The lemon (Citrus) is a small evergreen tree native to Asia. The tree’s ellipsoidal yellow fruit is used for culinary and non-culinary purposes throughout the world, primarily for its juice, though the pulp and rind (zest) are also used in cooking and baking. The juice of the lemon is about 5% to 6% citric acid, which gives lemons a sour taste. The distinctive sour taste of lemon juice makes it a key ingredient in drinks and foods such as lemonade.
The ‘Bonnie Brae’ is oblong, smooth, thin-skinned, and seedless; mostly grown in San Diego County.
The bush lemon tree, a naturalized lemon, grows wild in subtropical Australia. It is very hardy, and has a thick skin with a true lemon flavor; the zest is good for cooking. It grows to about 4 m in sunny locations.
The ‘Eureka’ grows year-round and abundantly. This is the common supermarket lemon, also known as ‘Four Seasons’ (Quatre Saisons) because of its ability to produce fruit and flowers together throughout the year. This variety is also available as a plant to domestic customers.
The ‘Femminello St. Teresa’, or ‘Sorrento’] is native to Italy. This fruit’s zest is high in lemon oils. It is the variety traditionally used in the making of limoncello.
The ‘Jhambiri’ (C. jhambiri), also known as rough lemon and bush lemon, has a rough skin, lemon-yellow exterior, and very sour pulp. It is widely used as a rootstock in South Asia.
The ‘Lisbon’ is a good-quality bitter lemon with high juice and acid levels; the fruits of Lisbon are very similar to Eureka. The vigorous and productive trees are very thorny, particularly when young.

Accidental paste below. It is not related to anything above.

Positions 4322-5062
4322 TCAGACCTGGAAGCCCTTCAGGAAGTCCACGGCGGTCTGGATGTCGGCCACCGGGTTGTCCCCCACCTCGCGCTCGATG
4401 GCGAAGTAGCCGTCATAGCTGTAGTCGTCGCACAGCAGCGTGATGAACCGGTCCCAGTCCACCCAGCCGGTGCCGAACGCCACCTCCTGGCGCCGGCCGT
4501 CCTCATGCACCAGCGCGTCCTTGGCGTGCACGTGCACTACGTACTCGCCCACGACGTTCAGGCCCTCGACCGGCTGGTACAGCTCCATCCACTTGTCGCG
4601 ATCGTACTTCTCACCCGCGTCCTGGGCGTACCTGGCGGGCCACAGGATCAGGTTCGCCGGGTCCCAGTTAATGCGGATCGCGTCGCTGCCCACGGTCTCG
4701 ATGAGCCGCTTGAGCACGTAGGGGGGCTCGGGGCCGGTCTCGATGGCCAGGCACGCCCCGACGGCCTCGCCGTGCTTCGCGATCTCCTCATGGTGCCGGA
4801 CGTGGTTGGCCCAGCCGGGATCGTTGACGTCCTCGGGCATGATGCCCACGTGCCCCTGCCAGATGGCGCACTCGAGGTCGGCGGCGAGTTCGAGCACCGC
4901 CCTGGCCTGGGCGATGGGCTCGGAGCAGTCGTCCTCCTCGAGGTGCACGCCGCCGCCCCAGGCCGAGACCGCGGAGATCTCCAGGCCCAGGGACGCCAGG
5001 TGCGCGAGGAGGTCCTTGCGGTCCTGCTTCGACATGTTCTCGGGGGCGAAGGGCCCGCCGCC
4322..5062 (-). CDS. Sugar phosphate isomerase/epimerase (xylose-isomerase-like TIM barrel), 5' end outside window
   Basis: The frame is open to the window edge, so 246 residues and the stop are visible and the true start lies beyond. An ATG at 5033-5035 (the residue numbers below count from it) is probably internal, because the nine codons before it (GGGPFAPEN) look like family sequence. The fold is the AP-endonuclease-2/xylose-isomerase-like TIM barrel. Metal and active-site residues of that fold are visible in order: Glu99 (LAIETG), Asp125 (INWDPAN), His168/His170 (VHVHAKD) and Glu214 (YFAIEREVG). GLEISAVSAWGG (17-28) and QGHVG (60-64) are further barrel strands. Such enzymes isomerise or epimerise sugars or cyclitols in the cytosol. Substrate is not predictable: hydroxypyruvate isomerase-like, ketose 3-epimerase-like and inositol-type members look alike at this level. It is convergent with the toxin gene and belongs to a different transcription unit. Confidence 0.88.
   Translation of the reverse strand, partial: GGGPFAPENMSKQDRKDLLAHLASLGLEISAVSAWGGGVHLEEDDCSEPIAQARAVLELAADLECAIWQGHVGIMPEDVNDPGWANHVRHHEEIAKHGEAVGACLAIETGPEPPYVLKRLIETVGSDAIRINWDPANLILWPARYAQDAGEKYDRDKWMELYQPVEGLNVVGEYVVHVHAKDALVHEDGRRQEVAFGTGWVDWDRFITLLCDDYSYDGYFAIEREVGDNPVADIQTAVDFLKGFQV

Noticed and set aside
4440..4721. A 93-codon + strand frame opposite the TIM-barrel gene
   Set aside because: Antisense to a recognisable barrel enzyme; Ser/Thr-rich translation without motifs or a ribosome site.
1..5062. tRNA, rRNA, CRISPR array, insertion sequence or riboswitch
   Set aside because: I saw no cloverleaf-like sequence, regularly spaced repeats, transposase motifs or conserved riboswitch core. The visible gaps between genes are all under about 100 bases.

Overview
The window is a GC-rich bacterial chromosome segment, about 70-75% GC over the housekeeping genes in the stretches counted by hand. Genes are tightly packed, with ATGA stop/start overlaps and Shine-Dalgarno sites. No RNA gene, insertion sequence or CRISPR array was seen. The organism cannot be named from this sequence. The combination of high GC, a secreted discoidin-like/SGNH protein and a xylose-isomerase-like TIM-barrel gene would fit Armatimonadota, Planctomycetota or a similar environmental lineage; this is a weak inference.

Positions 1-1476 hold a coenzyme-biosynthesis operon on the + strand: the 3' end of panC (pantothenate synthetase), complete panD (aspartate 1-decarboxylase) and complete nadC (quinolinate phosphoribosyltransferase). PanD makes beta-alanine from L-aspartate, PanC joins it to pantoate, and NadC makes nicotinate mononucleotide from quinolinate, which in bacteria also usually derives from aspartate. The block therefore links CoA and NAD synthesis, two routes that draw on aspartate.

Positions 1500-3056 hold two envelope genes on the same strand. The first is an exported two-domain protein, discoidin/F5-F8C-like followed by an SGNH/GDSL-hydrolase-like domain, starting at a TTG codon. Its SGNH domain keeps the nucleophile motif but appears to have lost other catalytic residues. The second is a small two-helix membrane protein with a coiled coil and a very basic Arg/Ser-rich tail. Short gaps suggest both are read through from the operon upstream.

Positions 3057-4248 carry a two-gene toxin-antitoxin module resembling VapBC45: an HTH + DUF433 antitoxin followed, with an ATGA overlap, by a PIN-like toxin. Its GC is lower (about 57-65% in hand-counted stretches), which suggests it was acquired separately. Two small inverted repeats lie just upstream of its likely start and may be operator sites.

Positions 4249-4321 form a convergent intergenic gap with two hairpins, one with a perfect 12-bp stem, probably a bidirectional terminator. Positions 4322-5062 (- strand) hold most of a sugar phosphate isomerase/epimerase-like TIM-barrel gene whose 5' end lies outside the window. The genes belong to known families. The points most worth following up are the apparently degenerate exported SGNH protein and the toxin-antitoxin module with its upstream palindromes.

The ‘Meyer’ is a cross between a lemon and possibly an orange or a mandarin, and was named after Frank N. Meyer, who first discovered it in 1908. Thin-skinned and slightly less acidic than the Lisbon and Eureka lemons, Meyer lemons require more care when shipping and are not widely grown on a commercial basis. Meyer lemons have a much thinner rind, and often mature to a yellow-orange color. They are slightly more frost-tolerant than other lemons.
The ‘Ponderosa’ is more cold-sensitive than true lemons; the fruit are thick-skinned and very large. It is likely a citron-lemon hybrid.
The ‘Variegated Pink’ is a varietal of the ‘Eureka’ or ‘Lisbon’ cultivars with variegated patterns in the foliage and the rinds of immature green fruit. Upon maturing to yellow, the variegated pattern recedes in the fruit rind. The flesh and juice are pink or pinkish-orange instead of yellow.
The ‘Verna’ is a Spanish variety of unknown origin.
The ‘Yen Ben’ is an Australasian cultivar.